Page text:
I think we need to learn to able to differentiate between an ideology or world view from the person who subscribes to it. They are not the same thing. There should be vigorous debate and discussion over ideas without getting personal I think God loves people without regard to their religion or ideology. In the final analysis what difference does it make if you hold socialist or capitalist ideology They may both be flawed.
In fact they both are flawed Dave. The reason I prefer “free market capitalism” is it offers the most choices, freedom and benefits to all.
Admitted our system has been corrupted by crony special interest usually thru the reigns of and empowerment of government. The problem is that over time there is no Jubilee or gentile equivalent.
I totally agree. I sometimes thing we overdo the preaching part and neglect the practical aspects. I think we should view the commission as go ye therefore and preach, but as: as you go, preach… We are under surveillance from many people. They have heard our message. They want us to demonstrate how it can be lived.
" Justice* definition is - the maintenance or administration of what is just especially by the impartial adjustment of conflicting claims or the assignment of merited rewards or punishments"…according to Webster. And then the Bible describes “justice” as righteousness. “I said in mine heart, God shall judge the righteous and the wicked: for there is a time there for every purpose and for every work” and “but let justice roll on like a river, righteousness like a never-failing stream!” (left the reference out so you can look up your own “justice”). It does not matter what comes before the word “justice” because clearly God will address every single issue throughout eternity. Our job is to take the message of “good news”, the Jesus’ message and include every single person as deserving of God’s love despite what we personally believe they deserve or what the church demands that they should be. Otherwise righteousness by faith is null and void and as the Bible says “all our righteousness (definition of biblical justice) are like filthy rags”. The word rag in itself is bad enough and when you have “filthy” before it, no comments. The institution needs to continuously do their laundry.
There’s nothing to take on. Of course, taking care of orphans and widows is a Christian mandate; but by invoking Fox/MSNBC you’re inviting a pie throwing contest.
It would be good to define some terms. “Social justice” has become a political issue, and invokes pictures of women with pink bunny ears descending on Washington - men in black masks directing traffic in Seattle - and Berkley kids throwing furniture through plate glass windows; while the other “side” pictures old ladies with pursed lips napping in the back row of any church.
The initial objection was the use of Revelation to push, what is at present, a political issue - nothing against Amos,Isaiah, Matthew or Jesus on the subject. The prophesy spoken of in Rev. 12 and 19 has to do with what the angel has been showing John. Does it include social justice as a Christian duty - not in these verses unless you want it to.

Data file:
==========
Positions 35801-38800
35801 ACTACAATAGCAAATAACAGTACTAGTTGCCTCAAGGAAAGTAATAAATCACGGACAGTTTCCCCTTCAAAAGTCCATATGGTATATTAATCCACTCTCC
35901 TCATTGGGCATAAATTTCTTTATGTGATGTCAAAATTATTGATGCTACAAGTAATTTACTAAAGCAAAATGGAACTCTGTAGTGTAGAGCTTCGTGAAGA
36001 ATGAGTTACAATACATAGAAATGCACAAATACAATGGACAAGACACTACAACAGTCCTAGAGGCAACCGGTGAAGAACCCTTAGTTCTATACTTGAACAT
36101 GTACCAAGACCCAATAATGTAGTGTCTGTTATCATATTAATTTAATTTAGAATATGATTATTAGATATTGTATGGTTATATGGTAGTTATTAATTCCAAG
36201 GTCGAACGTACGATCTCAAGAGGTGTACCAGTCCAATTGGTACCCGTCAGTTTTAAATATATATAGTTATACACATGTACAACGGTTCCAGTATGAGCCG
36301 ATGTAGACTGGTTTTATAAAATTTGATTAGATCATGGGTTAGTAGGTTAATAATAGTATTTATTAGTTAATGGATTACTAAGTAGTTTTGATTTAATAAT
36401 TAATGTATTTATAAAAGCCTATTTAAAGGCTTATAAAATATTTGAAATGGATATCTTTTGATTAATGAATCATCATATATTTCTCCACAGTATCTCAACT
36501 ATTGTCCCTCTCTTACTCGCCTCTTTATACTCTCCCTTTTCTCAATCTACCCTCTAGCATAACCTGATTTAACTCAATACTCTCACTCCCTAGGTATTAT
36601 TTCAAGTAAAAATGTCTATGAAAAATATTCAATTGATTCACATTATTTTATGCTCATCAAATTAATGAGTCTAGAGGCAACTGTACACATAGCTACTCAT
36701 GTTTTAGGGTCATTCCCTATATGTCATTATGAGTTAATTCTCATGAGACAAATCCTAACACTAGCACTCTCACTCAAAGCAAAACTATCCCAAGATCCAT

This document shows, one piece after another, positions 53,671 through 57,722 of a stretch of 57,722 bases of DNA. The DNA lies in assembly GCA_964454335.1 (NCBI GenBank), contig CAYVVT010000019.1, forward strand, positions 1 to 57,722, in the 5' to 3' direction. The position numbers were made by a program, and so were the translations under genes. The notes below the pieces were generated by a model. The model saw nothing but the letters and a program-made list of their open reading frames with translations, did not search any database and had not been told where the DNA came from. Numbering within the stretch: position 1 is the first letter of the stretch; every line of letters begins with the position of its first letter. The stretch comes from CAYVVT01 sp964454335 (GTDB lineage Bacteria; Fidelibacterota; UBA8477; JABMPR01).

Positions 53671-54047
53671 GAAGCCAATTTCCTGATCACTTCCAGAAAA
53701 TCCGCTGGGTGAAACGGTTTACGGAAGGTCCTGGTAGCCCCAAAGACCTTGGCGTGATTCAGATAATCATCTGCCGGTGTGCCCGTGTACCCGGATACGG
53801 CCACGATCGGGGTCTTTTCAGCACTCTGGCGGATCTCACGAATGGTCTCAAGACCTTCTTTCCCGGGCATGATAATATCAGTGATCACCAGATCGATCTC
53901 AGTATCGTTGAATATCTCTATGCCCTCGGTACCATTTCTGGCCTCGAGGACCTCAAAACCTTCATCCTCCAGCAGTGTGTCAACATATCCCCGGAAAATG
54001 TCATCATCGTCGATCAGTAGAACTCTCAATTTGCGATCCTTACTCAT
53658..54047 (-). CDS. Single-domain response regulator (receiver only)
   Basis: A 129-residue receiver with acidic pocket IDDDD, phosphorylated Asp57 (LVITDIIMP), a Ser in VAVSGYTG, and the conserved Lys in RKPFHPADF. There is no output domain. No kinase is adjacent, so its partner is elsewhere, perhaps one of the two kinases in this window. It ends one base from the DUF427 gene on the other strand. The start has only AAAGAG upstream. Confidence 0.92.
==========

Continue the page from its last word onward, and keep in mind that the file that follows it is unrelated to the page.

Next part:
One point you seem to overlook: the first couple chapters of Amos are precisely prophetic indictments of injustice on the part of Israel’s neighbors. The prophet applies the same demanding standards to them as to Israel.
Interpreting parables is tricky. In addition to the parable of the talents, look, for example, at the parable of the landowner and laborers, in Matt. 20:1-16. Chuck
My argument, please notice, says nothing against free-market capitalism. I do imply, however, that the amorality of Adam Smith (read his account of famine) invites this proviso: capitalism may be the most efficient system for distribution of resources, but it is morally insufficient. Such virtues as generosity have to be brought to moderate both the system itself and the hearts of those who participate in it.
The Gospel offers no particular clue about economic systems except this: we have to out of our way to enable the most vulnerable to flourish. Chuck__
Really Chuck, you can do better than that. God, condemning the surrounding nations?
Amos, mission was to point out Israel’s false And Syncretistic worship as well as there failure to keep covenant, evidenced by their social actions. For failure to return they would receive the covenant curses.
The surrounding nations were not called to covenant keeping.
Sirje said: The initial objection was the use of Revelation to push, what is at present, a political issue - nothing against Amos,Isaiah, Matthew or Jesus on the subject.
But the Bible is relevant to the present, or it worthy only of display in museums. As for the Fox-MSNBC reference, you surely realized that I was myself objecting to pie-throwing contests. Chuck
Thats the purpose of “the church” to reform the “inside”…not to use/side/ ride on the back of government to force…the “outside.”
Remembering, I am referring to the provision component.